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This little and beautiful village is situated to the north east of the province, in the midst of the Sierra de Segura Mountains, over a hill from where we have a spectacular view of the Tranco de Beas reservoir and the beginning of the Guadalquivir valley. The village spreads around the Castle, inside a walled area, where we must also mention the Church of Nuestra Señora de la Asunción.

Its municipal district is included in the Sierras de Cazorla, Segura and Las Villas National Park, the largest protected natural space in Spain: an orographic labyrinth of valleys, calares, gorges, mountains and flat lands of enormous hydrological importance (due to the numerous rivers and streams which spring within the Park); of great botanical importance (different varieties of pine trees and a lot of endemic species); it is also important aesthetically and from a wildlife point of view. Because of this it is one of the most visited and frequented natural spaces in the country.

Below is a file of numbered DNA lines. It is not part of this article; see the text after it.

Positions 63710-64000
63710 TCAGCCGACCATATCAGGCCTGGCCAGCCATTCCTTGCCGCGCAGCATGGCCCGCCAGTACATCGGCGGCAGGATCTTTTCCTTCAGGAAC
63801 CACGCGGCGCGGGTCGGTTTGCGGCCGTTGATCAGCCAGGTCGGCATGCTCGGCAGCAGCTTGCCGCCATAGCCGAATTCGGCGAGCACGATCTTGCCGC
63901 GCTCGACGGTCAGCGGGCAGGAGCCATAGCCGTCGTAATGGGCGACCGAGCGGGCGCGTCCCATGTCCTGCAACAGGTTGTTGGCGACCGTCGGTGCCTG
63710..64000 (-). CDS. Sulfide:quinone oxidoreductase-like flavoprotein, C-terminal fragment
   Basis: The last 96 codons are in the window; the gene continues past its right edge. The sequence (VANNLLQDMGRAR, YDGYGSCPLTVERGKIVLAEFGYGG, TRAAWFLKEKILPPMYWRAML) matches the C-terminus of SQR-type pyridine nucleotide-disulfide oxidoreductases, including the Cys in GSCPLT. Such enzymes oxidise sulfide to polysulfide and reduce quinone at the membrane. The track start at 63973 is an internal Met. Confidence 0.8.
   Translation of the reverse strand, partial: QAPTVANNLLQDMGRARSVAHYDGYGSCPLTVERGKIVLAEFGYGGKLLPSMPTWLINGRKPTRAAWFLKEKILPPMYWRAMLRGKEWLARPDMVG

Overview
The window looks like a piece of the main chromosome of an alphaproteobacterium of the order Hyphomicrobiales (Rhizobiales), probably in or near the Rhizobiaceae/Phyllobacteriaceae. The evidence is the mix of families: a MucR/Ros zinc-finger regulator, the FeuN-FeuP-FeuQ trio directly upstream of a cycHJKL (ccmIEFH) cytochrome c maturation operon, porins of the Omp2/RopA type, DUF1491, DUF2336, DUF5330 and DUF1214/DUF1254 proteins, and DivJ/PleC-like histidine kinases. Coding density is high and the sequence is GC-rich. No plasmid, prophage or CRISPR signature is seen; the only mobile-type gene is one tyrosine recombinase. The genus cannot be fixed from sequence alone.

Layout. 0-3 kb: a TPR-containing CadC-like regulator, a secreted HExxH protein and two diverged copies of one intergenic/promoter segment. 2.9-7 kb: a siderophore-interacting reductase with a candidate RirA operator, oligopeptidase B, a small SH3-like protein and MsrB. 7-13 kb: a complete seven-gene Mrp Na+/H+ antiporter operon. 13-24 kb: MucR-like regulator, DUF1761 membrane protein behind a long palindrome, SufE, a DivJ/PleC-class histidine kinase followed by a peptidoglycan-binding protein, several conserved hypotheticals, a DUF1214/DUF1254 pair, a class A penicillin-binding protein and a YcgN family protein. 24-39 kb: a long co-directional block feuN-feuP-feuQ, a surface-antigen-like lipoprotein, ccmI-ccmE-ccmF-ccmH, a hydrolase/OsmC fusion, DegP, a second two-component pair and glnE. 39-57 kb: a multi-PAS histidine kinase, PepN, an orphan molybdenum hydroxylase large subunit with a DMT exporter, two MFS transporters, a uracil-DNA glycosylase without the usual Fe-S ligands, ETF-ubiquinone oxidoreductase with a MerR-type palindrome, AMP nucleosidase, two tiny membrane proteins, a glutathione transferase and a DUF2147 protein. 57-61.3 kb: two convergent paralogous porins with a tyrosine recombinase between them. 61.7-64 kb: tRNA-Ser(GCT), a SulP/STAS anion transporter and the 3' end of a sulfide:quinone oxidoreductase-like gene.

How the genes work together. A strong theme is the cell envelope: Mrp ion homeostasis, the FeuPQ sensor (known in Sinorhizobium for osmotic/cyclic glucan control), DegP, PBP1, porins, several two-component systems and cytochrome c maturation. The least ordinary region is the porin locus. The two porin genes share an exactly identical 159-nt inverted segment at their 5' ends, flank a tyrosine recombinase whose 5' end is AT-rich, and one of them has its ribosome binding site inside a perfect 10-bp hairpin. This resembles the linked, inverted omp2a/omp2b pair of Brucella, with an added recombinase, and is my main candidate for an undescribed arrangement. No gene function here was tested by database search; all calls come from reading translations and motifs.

The origin of the village is apparently pre-roman.

The Tranco de Beas Reservoir furthest stretches lie at its feet, reservoir that flooded the old estate of Bujaraiza and the best lands of the village.

The Christian conquest was carried out by the Knights of the Order of Santiago. It was granted Village Charter by King Fernando III in the first half of the 13th century and belonged to the Encomienda de Segura.

In 1446, the village was besieged by the Chief Commander of the Castile and Leon Kingdom, sent by King Juan II to subdue Don Rodrigo Manrique, Lord of Segura, who had proclaimed himself Master of the Order; the Castilian troops were defeated.

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